How to land and survive your first hotel project
Like so many crucial work experiences, getting a first hotel guest can come down to being in the right place at the right time, but it pays to be strategic.
AD PRO spoke to experts in the field of the breakthrough in the hotel design game and its success. In Venice, Calif., Electric Bowery Company made the transition from residential and restaurant work to sparkling hotels, taking over orders such as long-standing work in progress. Wild flower farms for the Auberge Resorts Collection in the Hudson Valley, the recent Casa Cody renovation in Palm Springs, as well as various projects for the owner / operator of a boutique hotel Casette and Silver Lake Pool & Inn (part of the Palisociety group). Robbyn Carter, former partner of a powerful international company Hirsch Bedner Partners, started his business Carter Studio early 2020, opening of offices in Los Angeles, Singapore and Amsterdam. She now works worldwide with hotel brands such as Fairmont, W and Mondrian.
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The good news is that several current hotel trends favor interior designers with a solid foundation in residential work. All the better if you have experience in food and drink design. “The hotel job bridges the gap between residential and restaurant-type hospitality work in a very good way,” notes architect Lucia Bartholomew of Electric Bowery, who runs the company with co-founder Cayley Lambur. The overlap continues to grow, especially as major hotel brands expand into full-service turnkey residences.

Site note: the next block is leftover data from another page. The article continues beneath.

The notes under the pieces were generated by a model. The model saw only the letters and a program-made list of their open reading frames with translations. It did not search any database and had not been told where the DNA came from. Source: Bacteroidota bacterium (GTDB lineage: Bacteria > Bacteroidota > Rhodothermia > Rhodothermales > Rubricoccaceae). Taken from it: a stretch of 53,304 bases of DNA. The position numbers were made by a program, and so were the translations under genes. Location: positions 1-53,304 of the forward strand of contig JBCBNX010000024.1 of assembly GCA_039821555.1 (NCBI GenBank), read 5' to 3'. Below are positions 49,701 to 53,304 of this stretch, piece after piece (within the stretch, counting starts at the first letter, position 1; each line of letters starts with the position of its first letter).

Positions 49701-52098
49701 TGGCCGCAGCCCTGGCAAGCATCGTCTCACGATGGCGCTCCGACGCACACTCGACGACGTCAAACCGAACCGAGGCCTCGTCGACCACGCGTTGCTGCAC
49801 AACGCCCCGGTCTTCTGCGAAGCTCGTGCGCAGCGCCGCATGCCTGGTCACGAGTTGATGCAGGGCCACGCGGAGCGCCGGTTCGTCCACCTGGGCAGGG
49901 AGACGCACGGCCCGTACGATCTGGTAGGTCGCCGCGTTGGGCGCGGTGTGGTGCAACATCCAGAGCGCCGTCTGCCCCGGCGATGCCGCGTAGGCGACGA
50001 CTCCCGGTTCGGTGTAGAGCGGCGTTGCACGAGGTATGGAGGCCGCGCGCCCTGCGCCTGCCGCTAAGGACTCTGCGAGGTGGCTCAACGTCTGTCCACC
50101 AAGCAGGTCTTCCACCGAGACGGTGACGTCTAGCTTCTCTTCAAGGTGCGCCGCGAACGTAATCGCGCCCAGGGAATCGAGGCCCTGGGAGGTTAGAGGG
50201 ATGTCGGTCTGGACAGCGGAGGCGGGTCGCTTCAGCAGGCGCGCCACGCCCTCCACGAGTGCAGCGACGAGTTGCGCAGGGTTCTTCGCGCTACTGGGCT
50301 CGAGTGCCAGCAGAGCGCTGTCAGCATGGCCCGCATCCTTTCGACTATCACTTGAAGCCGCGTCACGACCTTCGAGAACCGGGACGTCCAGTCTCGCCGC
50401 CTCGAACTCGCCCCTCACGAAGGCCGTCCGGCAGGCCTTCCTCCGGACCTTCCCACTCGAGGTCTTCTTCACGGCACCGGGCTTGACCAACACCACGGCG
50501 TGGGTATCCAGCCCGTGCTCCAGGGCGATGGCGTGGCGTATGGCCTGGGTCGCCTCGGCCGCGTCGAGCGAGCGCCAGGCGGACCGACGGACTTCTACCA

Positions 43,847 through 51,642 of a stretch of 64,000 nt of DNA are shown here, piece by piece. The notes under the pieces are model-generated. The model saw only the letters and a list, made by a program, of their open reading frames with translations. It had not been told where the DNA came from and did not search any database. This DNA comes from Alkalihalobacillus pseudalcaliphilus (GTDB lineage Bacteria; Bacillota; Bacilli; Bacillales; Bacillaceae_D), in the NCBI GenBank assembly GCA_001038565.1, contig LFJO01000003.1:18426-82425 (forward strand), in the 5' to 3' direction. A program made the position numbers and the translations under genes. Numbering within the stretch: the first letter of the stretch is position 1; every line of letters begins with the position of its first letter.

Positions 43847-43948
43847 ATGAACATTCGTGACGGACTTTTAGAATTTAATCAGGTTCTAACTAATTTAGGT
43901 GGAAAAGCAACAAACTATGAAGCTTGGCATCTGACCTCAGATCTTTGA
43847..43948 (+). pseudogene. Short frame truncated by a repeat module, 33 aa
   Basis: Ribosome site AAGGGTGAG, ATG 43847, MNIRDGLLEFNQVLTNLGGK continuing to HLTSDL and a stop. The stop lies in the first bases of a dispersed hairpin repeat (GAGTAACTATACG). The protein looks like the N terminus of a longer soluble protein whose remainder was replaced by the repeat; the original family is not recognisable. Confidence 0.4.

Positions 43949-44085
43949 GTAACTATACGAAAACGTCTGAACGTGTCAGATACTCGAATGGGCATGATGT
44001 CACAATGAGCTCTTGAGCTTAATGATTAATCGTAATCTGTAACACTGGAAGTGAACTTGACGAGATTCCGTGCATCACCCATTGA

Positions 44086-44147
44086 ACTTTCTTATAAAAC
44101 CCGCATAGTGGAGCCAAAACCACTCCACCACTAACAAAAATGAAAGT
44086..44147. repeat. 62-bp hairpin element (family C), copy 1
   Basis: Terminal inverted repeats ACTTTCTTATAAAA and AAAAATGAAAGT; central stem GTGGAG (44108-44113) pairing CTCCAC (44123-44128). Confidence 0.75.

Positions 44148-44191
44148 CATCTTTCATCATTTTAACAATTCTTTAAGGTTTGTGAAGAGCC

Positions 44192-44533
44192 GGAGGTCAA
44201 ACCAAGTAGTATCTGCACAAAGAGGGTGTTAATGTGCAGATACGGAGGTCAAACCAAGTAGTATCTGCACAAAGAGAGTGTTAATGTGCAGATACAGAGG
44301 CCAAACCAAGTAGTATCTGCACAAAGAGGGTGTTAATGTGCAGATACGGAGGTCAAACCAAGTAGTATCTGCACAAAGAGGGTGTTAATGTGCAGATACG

Know your strengths
“It’s important to have an authentic perspective on yourself and your studio, and it’s best to work with like-minded clients,” Carter says. It could mean saying a very scary word: no. “Don’t be afraid to turn the customer away if you think it’s not fair,” she adds.
Consider starting small
You might not get a big project right away, but some other design experience can help you win down the line. Carter remembers a fellow designer who was hired specifically to complete a swimming pool for a hotel, for example, and now oversees entire luxury resorts. “I believe anything is possible. It takes dedication and patience to get there, ”she says.
Establish a relationship with the owners as early as possible
“It’s great to start with them from the beginning if possible and to work with the same hotel client on multiple projects,” notes Bartholomew, highlighting Electric Bowery’s relationship with growing business Casetta, by example. With this brand, the design team is keen to be “consistent throughout” while dealing with projects individually and contextually. (What resonates in Palm Springs may not be right for Taos.) Electric Bowery also carefully considers “more subtle” touchpoints, explains Bartholomew.